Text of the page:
4) 1 Chronicles 29 describes offerings that the leaders of Israel made to Solomon’s temple. All told, the reported offerings amounted to approximately 182 tons of gold, 363 tons of silver, 654 tons of brass, and 3,630 tons of iron. That’s more bling than Liberace at Mardi Gras. For the sake of reference, that’s enough weight to load 26 Boeing 747’s and enough precious metals to buy nineteen of them. I shouldn’t have to point out that Bronze Age desert tribesmen weren’t that fucking rich.
5) The book of Job contains numerous references to aspects of the Earth’s topography consistent with the Mesopotamian model of the Earth (ie. the Earth is a flat disk that lies atop four supporting pillars). Though humans as a species have known that the Earth is round for about 2,500 years, some organizations used these and other verses to support the idea of a flat Earth well into the 21st century.
6) In Matthew 4, Satan takes Jesus to a hill so tall that he can view every kingdom on Earth. Obviously, this would only be possible if the Earth were flat. It doesn’t make a shit how tall the hill is, if you’re looking down at Jerusalem, you can’t see Panama. One hemisphere at a time is all you get.
7) In Romans 10, Paul claims that the prophets had reached, “…all the Earth… unto the end of the world.” Of course, Paul was unaware of the existence of Native Americans, East Asians, Southern Africans, Pacific Islanders, and many other people around the globe. Hell, he didn’t even know it was a globe.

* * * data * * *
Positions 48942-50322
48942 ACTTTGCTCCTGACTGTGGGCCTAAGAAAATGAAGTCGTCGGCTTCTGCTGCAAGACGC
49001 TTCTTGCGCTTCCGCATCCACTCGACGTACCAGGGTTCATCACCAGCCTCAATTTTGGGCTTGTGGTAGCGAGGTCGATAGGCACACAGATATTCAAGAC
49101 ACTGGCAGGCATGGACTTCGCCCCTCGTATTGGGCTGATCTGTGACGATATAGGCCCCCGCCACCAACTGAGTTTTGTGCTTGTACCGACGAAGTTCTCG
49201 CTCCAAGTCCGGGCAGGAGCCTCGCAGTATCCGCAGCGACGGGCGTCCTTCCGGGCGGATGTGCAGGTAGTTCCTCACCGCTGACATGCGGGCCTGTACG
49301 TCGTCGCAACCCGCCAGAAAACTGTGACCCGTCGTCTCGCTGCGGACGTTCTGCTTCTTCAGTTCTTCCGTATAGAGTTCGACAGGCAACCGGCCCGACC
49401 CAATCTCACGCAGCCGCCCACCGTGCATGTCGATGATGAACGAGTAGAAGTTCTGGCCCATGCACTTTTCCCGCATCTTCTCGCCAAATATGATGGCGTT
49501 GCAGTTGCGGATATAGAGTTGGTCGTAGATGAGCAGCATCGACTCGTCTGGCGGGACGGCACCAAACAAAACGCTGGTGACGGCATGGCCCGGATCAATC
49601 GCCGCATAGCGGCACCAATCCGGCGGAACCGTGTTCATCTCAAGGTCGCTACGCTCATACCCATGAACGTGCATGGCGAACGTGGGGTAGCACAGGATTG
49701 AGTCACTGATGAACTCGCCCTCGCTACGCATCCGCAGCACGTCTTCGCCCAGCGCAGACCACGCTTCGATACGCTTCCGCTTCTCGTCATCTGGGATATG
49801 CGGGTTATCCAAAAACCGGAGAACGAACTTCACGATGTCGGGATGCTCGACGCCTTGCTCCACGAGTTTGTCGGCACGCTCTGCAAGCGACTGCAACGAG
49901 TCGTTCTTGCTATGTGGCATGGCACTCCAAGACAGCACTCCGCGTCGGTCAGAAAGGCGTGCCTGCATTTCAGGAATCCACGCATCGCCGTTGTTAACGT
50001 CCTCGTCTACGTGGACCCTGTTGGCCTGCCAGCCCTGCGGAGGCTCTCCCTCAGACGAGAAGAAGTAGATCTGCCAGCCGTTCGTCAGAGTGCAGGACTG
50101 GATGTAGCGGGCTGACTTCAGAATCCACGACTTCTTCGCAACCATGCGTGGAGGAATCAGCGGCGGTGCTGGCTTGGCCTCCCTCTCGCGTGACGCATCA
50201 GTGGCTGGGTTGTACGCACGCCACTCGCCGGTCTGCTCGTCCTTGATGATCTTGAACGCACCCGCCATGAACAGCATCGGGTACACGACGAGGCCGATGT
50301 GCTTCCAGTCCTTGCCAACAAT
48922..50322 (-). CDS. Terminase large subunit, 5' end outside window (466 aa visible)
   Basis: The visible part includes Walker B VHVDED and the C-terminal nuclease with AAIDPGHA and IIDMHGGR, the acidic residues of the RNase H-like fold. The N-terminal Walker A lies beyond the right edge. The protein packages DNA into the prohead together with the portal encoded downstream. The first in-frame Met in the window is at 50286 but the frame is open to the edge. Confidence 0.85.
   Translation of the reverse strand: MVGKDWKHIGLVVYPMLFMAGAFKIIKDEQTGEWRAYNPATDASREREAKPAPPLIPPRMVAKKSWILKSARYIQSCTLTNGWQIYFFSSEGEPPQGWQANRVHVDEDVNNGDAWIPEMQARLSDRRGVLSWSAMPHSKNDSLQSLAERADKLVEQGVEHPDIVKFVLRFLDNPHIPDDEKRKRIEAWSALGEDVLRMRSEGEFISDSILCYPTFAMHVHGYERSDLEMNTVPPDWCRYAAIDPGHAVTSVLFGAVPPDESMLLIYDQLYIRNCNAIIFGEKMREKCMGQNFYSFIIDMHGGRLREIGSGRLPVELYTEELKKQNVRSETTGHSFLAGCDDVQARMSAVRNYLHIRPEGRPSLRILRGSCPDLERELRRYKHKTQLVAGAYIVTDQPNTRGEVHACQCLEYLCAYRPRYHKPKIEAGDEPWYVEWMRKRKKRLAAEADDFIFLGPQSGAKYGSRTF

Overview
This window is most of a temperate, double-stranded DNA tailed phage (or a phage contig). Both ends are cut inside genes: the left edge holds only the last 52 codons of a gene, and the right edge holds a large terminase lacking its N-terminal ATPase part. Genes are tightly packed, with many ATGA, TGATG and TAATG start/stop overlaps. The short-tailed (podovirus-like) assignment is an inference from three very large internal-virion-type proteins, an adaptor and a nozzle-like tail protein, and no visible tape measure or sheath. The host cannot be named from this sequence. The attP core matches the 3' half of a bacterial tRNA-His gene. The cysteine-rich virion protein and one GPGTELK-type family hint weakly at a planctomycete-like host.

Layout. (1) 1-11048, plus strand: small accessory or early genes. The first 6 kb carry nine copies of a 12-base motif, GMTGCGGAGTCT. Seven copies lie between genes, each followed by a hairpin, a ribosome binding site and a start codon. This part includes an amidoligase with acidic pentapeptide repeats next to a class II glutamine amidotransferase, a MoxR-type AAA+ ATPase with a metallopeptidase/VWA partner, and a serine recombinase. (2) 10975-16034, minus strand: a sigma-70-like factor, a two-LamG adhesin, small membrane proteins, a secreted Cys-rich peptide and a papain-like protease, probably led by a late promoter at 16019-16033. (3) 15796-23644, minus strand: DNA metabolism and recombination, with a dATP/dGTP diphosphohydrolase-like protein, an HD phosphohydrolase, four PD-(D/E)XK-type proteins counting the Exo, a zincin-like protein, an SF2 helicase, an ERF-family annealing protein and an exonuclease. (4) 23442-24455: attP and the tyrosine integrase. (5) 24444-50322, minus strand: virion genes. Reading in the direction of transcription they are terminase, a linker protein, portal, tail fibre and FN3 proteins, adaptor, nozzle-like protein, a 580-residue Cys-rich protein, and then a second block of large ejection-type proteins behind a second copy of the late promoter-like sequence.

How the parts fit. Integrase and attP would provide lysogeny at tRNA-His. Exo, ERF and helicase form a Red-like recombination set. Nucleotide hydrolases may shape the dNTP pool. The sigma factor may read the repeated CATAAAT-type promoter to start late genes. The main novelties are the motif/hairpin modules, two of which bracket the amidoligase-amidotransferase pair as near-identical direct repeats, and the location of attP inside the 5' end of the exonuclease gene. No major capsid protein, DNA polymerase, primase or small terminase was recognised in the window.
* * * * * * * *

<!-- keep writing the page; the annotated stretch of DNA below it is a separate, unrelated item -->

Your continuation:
The Creation Museum is arguably the world’s largest and most expensive display of biblical literalism, ie. the highest ratio of dollars to stupid outside of the Defense Department. Located on one and a half acres in northern Kentucky, the museum opened its doors in May of 2007. Within its walls, one can find talking serpents, a saddled triceratops, a scale model of Noah’s ark, and animatronic cavemen living in harmony with carnivorous dinosaurs. The museum promotes these exhibits as factual representations of human history, contrary to the best scientific evidence available and the consensus of the scientific community at large.
If you are planning a vacation to Kentucky, you may want to swing by and see the sights, but bring your wallet. Despite the museum’s purported evangelistic purpose, admission is $19.95 for adults and $9.95 for kids ages five to twelve. For my money, I still prefer the Smithsonian in Washington D.C. It is larger, more fun, more accurate, and still free.